It makes sense that Tim’s Wally Gropius (which recently concluded its serialization in Mome) should take such an interest in interior and exterior spaces, given that the comic’s title references Bauhaus architect Walter Gropius. But rather than look primarily to architectural history, Tim’s sense of space seems to reference (and he can certainly correct me on this) a fundamental conceit of children’s humor comics of the mid-to-late 20th century.

This Little Lulu cover represents this minimalist conceit:

It features only the characters and objects necessary for the gag –- and they appear almost to be suspended in space. Like these covers, Hensley's approach in Gropius is to redefine and often erase the boundaries that separates interior and exterior -- and distinct dimensions in reality are replaced by a continuous field of color in his comic.

Tim’s cover for the latest issue of Comic Art (#9) follows in this tradition (especially prevalent on Dell and Harvey covers), with its off-kilter take on funny animal gags:

In this panel from “The Dropouts in 'Virgin Vinyl'” (Mome Winter 2007), a section of Wally Gropius, Tim includes only the scene's characters and objects related to the story’s running gags, echoing the above covers' minimalist take on space and humor:

Here the teen romance/sexual frustration theme is visible in Wally’s romantic excitement and lack of focus: he plugs his guitar into the Ficus instead of the amp. Perhaps this gag also suggests sexual frustration in a coded way –- the position of the guitar and the fact that the cord is plugged into the plant (fertility?) as a kind of sexually suggestive act. The other objects that appear in the panel -- the hammer and the piggy bank (‘breaking the bank’) clearly relate to the Richie Rich-esque money puns that run throughout the story –- and the future aggression implied in the pairing of these objects next to each other (eventually the bank [as in Jillian Banks, Wally's love interest?] will be 'broken') might relate to things yet to happen in the story, and one extremely chilling scene in particular.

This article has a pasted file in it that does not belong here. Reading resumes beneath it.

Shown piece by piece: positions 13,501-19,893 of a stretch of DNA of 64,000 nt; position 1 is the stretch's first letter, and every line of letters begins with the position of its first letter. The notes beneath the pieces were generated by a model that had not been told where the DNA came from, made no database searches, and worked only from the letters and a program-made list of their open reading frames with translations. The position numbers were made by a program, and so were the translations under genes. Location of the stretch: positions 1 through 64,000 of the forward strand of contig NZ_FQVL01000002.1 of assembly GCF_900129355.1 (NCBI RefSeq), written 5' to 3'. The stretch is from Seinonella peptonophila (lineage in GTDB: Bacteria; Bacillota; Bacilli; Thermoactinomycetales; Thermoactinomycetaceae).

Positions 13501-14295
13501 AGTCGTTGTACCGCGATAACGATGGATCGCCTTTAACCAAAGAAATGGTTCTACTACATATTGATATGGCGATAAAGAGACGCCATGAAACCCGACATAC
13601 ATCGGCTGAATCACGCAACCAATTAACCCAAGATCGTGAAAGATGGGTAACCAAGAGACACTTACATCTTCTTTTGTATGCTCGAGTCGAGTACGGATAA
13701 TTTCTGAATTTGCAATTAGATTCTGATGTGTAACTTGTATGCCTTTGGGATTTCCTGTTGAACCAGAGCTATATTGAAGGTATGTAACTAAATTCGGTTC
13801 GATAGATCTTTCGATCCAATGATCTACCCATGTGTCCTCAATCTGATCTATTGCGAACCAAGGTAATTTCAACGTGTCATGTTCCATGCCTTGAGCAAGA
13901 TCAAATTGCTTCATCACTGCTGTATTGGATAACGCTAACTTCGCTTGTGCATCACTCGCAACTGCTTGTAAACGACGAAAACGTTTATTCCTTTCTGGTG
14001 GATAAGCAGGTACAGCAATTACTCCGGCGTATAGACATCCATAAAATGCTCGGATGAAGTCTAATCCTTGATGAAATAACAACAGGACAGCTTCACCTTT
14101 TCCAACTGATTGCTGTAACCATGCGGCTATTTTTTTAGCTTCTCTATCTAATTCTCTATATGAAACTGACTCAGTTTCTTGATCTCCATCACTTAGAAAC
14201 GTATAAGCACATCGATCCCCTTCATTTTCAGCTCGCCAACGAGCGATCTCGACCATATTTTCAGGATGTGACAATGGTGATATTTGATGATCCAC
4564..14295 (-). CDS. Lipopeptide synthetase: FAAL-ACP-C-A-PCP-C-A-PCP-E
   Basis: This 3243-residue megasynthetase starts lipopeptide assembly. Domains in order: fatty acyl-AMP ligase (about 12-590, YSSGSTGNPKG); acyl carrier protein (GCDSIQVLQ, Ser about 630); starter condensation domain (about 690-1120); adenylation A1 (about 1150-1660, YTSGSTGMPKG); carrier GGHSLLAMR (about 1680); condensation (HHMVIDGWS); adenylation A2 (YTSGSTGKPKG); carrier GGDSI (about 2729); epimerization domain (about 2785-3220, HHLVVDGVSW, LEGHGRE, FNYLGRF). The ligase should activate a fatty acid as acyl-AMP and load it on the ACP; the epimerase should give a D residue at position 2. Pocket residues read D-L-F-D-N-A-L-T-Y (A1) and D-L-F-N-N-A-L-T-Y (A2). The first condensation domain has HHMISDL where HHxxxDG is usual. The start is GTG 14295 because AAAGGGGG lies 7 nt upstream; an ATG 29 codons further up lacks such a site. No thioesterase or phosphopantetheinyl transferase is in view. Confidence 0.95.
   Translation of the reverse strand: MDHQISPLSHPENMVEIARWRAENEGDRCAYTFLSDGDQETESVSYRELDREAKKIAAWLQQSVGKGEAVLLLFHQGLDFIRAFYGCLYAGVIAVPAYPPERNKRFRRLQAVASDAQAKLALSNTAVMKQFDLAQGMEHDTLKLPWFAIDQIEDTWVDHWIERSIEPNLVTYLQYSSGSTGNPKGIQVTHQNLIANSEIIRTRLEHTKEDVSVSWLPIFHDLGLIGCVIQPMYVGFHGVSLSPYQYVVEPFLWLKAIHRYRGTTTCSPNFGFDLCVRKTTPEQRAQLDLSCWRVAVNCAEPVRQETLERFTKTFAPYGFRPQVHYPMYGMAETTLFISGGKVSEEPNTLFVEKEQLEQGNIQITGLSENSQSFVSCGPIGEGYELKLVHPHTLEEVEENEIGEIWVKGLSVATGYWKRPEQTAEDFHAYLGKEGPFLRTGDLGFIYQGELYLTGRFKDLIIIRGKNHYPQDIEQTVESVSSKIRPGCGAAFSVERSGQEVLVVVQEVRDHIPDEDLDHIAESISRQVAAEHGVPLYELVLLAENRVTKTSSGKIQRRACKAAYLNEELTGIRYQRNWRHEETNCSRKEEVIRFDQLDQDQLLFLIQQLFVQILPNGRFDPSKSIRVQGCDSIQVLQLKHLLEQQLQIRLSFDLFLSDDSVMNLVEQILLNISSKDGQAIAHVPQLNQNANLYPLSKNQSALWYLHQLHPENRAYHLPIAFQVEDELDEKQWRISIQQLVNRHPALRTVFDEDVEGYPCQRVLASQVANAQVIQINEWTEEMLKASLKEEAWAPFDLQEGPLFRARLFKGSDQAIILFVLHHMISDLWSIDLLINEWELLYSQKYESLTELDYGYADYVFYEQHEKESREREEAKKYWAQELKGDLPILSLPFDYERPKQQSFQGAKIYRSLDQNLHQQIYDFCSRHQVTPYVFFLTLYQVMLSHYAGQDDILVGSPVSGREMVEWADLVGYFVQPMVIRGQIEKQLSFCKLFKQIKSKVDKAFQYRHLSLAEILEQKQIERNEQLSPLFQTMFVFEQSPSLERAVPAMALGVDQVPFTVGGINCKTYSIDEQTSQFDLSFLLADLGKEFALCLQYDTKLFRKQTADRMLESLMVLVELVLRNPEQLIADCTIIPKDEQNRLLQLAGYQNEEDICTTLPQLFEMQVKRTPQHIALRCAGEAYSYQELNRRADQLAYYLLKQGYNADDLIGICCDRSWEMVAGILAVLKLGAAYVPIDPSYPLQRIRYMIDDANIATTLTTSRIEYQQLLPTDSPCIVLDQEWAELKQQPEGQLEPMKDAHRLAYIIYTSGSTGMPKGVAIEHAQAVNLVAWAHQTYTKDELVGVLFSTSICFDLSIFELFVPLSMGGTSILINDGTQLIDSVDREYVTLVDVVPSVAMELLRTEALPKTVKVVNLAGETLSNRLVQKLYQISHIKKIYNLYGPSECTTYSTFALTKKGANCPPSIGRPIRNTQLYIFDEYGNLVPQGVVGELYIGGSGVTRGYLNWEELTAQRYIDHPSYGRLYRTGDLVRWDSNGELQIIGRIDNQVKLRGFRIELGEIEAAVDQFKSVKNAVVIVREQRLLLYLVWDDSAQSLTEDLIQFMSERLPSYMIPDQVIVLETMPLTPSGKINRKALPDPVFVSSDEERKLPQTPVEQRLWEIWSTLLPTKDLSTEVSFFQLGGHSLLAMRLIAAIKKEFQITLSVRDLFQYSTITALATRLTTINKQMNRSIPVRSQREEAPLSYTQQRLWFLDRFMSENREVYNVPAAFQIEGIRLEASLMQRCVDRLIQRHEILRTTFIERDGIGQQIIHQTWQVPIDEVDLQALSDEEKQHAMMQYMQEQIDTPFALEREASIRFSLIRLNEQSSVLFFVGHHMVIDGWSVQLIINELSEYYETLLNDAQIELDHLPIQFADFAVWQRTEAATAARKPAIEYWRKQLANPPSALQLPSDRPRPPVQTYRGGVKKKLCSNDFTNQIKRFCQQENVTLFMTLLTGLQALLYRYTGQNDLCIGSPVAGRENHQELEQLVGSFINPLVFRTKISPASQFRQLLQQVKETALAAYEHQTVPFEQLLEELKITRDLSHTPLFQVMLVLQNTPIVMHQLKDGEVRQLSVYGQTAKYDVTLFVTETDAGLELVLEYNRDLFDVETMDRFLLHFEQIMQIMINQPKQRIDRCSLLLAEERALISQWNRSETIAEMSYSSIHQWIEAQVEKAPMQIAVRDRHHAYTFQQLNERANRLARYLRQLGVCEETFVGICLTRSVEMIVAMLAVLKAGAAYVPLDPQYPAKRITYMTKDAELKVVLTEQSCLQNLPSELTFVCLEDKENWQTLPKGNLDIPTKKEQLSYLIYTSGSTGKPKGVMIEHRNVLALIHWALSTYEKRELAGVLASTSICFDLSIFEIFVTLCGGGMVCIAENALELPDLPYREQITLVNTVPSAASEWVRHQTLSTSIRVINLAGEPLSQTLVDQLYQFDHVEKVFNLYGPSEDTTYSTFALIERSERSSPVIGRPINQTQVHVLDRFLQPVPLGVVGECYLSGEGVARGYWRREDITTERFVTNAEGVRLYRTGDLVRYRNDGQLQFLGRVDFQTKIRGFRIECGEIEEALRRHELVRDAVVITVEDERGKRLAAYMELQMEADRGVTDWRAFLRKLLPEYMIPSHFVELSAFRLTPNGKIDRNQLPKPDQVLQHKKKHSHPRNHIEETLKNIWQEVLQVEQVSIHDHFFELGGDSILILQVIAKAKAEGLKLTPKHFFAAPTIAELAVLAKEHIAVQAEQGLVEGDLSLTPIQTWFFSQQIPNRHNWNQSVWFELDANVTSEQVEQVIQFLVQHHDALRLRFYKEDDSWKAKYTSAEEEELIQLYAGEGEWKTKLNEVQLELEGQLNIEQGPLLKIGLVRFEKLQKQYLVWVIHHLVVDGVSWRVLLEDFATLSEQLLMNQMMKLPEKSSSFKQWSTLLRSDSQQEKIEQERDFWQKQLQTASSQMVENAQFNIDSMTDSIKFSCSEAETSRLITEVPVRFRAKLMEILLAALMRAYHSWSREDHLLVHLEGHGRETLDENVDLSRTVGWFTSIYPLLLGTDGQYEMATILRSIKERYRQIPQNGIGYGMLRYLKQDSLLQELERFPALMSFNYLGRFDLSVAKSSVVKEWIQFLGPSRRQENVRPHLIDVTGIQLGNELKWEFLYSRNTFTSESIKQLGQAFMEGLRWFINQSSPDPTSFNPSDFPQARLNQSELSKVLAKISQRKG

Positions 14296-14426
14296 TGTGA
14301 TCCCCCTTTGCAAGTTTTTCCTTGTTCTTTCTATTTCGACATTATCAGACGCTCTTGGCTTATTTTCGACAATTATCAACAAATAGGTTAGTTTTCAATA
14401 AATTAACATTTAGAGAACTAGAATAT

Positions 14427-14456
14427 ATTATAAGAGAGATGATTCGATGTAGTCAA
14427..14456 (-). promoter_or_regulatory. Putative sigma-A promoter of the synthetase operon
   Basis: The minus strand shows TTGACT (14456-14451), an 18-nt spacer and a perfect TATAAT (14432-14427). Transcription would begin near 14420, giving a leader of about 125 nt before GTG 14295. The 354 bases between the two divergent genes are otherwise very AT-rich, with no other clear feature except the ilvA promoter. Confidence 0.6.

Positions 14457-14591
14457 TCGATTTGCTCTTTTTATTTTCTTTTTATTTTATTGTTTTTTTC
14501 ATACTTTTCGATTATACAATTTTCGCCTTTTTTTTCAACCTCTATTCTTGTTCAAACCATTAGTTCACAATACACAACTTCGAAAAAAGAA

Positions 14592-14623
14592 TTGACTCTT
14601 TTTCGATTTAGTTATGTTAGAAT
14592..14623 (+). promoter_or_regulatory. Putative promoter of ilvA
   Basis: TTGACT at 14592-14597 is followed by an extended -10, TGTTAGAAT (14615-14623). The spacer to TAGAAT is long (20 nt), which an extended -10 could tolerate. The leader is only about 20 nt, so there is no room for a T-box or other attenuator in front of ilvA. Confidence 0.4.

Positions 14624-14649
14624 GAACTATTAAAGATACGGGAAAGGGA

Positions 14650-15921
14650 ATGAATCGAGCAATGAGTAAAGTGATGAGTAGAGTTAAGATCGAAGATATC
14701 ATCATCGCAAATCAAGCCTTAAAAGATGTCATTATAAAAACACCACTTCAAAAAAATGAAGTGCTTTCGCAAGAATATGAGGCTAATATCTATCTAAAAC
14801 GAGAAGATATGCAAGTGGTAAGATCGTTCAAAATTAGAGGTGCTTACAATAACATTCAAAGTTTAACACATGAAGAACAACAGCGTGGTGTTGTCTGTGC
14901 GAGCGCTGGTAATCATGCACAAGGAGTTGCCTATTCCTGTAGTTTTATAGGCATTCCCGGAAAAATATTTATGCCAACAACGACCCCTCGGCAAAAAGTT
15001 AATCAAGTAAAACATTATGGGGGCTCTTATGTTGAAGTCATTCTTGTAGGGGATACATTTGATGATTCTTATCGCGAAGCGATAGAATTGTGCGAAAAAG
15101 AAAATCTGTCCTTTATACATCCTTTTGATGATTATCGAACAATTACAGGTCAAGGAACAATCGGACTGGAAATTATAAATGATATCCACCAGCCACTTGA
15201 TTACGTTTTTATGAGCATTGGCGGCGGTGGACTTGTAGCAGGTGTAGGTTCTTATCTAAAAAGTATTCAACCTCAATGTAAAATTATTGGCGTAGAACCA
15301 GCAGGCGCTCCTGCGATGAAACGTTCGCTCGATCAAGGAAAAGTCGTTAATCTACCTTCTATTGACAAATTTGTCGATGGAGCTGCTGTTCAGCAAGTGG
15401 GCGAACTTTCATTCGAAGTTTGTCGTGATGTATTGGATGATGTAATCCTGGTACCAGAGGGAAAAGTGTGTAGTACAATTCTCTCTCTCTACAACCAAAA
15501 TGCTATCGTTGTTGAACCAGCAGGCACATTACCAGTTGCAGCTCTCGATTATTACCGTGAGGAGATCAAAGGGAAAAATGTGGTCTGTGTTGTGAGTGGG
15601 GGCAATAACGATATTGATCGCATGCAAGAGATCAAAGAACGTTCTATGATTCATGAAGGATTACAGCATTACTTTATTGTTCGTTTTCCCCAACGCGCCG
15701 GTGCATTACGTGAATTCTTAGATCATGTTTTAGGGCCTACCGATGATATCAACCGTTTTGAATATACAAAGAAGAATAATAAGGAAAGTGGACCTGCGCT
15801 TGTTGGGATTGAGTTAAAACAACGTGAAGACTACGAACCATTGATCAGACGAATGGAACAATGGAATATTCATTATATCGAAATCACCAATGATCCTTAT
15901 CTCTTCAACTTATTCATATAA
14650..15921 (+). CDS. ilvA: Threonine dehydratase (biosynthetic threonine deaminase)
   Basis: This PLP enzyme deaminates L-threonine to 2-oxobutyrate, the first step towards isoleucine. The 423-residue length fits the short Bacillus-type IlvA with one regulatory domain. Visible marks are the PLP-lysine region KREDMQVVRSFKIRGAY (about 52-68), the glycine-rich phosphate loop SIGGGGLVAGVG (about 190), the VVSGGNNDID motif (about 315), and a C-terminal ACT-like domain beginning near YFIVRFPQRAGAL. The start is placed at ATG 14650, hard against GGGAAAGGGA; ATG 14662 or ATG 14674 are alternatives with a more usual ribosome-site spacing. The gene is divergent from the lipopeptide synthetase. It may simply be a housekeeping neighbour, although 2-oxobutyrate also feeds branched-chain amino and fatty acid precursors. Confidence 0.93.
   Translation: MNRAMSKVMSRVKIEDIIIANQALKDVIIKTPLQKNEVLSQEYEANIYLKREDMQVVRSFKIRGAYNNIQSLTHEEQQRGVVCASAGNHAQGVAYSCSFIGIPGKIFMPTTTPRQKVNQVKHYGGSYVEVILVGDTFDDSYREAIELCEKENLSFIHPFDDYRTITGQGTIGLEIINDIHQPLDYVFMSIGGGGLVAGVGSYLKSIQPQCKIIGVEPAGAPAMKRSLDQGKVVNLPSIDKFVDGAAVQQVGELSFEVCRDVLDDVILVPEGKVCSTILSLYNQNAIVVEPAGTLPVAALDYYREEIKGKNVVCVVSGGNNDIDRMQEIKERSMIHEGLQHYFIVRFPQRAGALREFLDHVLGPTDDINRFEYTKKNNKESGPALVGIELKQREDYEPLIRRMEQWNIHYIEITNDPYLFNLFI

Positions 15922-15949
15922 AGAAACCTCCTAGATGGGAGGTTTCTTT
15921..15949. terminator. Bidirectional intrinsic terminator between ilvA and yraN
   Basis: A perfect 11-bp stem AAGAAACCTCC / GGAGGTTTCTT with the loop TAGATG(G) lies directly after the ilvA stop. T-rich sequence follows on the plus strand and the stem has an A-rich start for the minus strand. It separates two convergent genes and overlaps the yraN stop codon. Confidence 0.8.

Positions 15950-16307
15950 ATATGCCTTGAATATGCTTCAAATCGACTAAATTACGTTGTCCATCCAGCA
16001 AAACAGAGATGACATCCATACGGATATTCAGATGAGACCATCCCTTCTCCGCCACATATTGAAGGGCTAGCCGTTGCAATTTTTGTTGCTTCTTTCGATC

Almost every panel on this page is set up in a way similar to the children's comics' covers:

Note the surreal shadows in the last panel . . . And in the whiteness of this panel we see a potential blurring of inside and outside. Are they inside a garage -- The Dropouts as a literal "garage band" -- yet an armored car appears in the far distance . . . If this an interior space, it's vast . . . Also note the way that blocks of color organize the page's design (as do, in a different sense, the money-related objects that appear in each panel). Tim's approach to space allows his coloring ability to occupy center stage and to emphasize the panel in a new way.

[What's the pun on Greenspan and the saw in the first panel? "Saw + bucks" -- sawbucks as slang for a $10 bill?]

Exteriors often use the same approach, as in these panels from “Gropius Besieged” (Mome Summer 2009). Just as there is no distinction in many of the ‘interiors’ between floors, walls, and ceiling, the field of color redefines exterior space by eliminating any clear distinction between ground and atmosphere:

Given the strangeness of the environment, the shadows (here and in the above panels) appear to be an odd relic imported from 'reality,' reflecting a more conventional approach to delineating space. . . . And even the different kinds of shadows in the two panels suggest Tim's original approach to environments.

This panel -- a scene in Jillian's bedroom where closets and the door 'f'loat' in space yet are realistically positioned -- puns on the fact that cartoon characters in these kinds of comics always wear the same outfit, day after day:

Gropius is dense with such puns, and Tim’s approach to space is like one ever-present -- albeit abstract -- beautiful pun. I can’t think of another cartoonist who approaches space -- and what we might call 'spatial color' -- in such a rigorously strange way. As Dash observes, there's a real logic to Tim's work.

Wally Gropius and Walter Gropius --
Fagus Works (1911-13):

Monument to the March Dead (1921):

For some of Tim's Gropius related posts on Blog Flume, see the following: 1, 2, 3, 4, 5, 6. here to read the rest of this post...

Saturday, September 5, 2009

Covers: Brunetti and Sorensen

Ivan Brunetti on the curent New Yorker:

Jen Sorensen, a pal and fellow UVa alum, on The University of Virginia Magazine, which also has a feature on Jen and her cartoon Slowpoke. There's a video, too. here to read the rest of this post...

Friday, September 4, 2009 here to read the rest of this post...